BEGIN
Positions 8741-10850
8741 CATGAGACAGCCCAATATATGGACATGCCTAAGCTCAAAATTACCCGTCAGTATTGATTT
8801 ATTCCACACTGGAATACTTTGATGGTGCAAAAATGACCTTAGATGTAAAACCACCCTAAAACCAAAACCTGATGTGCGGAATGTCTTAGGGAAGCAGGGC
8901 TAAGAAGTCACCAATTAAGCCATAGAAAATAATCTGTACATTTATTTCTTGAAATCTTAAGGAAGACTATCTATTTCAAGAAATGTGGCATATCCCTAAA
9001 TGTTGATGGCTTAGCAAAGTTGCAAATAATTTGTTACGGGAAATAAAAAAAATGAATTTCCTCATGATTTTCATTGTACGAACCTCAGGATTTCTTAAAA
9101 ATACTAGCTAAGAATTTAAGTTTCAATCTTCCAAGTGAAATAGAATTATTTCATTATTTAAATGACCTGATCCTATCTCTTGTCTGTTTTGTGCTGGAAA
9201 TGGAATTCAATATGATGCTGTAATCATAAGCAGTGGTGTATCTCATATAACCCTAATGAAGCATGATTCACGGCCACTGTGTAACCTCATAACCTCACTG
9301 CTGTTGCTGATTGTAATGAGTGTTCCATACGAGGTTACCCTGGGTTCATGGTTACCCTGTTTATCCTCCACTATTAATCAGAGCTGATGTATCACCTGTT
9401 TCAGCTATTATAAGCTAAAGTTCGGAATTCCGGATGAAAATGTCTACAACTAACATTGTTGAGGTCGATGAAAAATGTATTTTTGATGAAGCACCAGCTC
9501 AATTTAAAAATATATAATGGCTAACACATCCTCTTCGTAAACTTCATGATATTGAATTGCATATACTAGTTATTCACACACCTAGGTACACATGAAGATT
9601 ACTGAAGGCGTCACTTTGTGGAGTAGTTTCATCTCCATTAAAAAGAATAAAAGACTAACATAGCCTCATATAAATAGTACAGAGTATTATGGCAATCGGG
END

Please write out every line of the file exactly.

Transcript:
Positions 8741-10850
8741 CATGAGACAGCCCAATATATGGACATGCCTAAGCTCAAAATTACCCGTCAGTATTGATTT
8801 ATTCCACACTGGAATACTTTGATGGTGCAAAAATGACCTTAGATGTAAAACCACCCTAAAACCAAAACCTGATGTGCGGAATGTCTTAGGGAAGCAGGGC
8901 TAAGAAGTCACCAATTAAGCCATAGAAAATAATCTGTACATTTATTTCTTGAAATCTTAAGGAAGACTATCTATTTCAAGAAATGTGGCATATCCCTAAA
9001 TGTTGATGGCTTAGCAAAGTTGCAAATAATTTGTTACGGGAAATAAAAAAAATGAATTTCCTCATGATTTTCATTGTACGAACCTCAGGATTTCTTAAAA
9101 ATACTAGCTAAGAATTTAAGTTTCAATCTTCCAAGTGAAATAGAATTATTTCATTATTTAAATGACCTGATCCTATCTCTTGTCTGTTTTGTGCTGGAAA
9201 TGGAATTCAATATGATGCTGTAATCATAAGCAGTGGTGTATCTCATATAACCCTAATGAAGCATGATTCACGGCCACTGTGTAACCTCATAACCTCACTG
9301 CTGTTGCTGATTGTAATGAGTGTTCCATACGAGGTTACCCTGGGTTCATGGTTACCCTGTTTATCCTCCACTATTAATCAGAGCTGATGTATCACCTGTT
9401 TCAGCTATTATAAGCTAAAGTTCGGAATTCCGGATGAAAATGTCTACAACTAACATTGTTGAGGTCGATGAAAAATGTATTTTTGATGAAGCACCAGCTC
9501 AATTTAAAAATATATAATGGCTAACACATCCTCTTCGTAAACTTCATGATATTGAATTGCATATACTAGTTATTCACACACCTAGGTACACATGAAGATT
9601 ACTGAAGGCGTCACTTTGTGGAGTAGTTTCATCTCCATTAAAAAGAATAAAAGACTAACATAGCCTCATATAAATAGTACAGAGTATTATGGCAATCGGG